Robotic path planning for non-destructive testing - a custom MATLAB toolbox approach

Carmelo Mineo, Stephen Gareth Pierce, Pascual Ian Nicholson, Ian Cooper

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89 Citations (Scopus)
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The requirement to increase inspection speeds for non-destructive testing (NDT) of composite aerospace parts is common to many manufacturers. The prevalence of complex curved surfaces in the industry provides motivation for the use of 6 axis robots in these inspections. The purpose of this paper is to present work undertaken for the development of a KUKA robot manipulator based automated NDT system. A new software solution is presented that enables flexible trajectory planning to be accomplished for the inspection of complex curved surfaces often encountered in engineering production. The techniques and issues associated with conventional manual inspection techniques and automated systems for the inspection of large complex surfaces were reviewed. This approach has directly influenced the development of a MATLAB toolbox targeted to NDT automation, capable of complex path planning, obstacle avoidance, and external synchronization between robots and associated external NDT systems. This paper highlights the advantages of this software over conventional off-line-programming approaches when applied to NDT measurements. An experimental validation of path trajectory generation, on a large and curved composite aerofoil component, is presented. Comparative metrology experiments were undertaken to evaluate the real path accuracy of the toolbox when inspecting a curved 0.5 m2 and a 1.6 m2 surface using a KUKA KR16 L6-2 robot. The results have shown that the deviation of the distance between the commanded TCPs and the feedback positions were within 2.7 mm. The variance of the standoff between the probe and the scanned surfaces was smaller than the variance obtainable via commercial path-planning software. Tool paths were generated directly on the triangular mesh imported from the CAD models of the inspected components without need for an approximating analytical surface.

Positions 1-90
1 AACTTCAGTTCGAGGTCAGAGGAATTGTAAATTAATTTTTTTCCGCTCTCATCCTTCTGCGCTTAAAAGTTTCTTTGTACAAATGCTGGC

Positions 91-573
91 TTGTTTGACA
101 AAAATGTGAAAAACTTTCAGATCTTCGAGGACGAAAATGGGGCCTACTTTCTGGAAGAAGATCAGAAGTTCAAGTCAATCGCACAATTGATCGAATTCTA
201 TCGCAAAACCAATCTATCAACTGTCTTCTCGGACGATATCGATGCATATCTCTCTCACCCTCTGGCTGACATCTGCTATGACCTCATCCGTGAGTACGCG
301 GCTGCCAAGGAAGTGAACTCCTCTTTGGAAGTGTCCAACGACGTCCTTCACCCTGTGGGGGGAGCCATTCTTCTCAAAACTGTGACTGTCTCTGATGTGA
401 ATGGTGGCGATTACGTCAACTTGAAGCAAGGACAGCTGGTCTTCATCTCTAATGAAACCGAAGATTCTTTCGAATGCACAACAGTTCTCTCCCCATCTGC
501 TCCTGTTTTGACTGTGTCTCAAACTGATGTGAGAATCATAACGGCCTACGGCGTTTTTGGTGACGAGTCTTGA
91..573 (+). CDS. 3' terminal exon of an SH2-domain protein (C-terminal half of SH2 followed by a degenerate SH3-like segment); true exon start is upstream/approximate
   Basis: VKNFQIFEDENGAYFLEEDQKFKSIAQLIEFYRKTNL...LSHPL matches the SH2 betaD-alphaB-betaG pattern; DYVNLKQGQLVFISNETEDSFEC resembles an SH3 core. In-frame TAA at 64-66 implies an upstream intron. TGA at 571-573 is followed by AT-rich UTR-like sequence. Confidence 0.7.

By implementing full external control of the robotic hardware, it has been possible to synchronise the NDT data collection with positions at all points along the path, and our approach allows for the future development of additional functionality that is specific to NDT inspection problems. For the current NDT application, the deviations from CAD design and the requirements for both coarse and fine inspections, dependent on measured NDT data, demand flexibility in path planning beyond what is currently available from existing off-line robot programming software.
Original languageEnglish
Pages (from-to)1-12
Number of pages12
JournalRobotics and Computer Integrated Manufacturing
Early online date2 Jul 2015
Publication statusPublished - 29 Feb 2016


  • robotics
  • path-planning
  • automated non-destructive inspections


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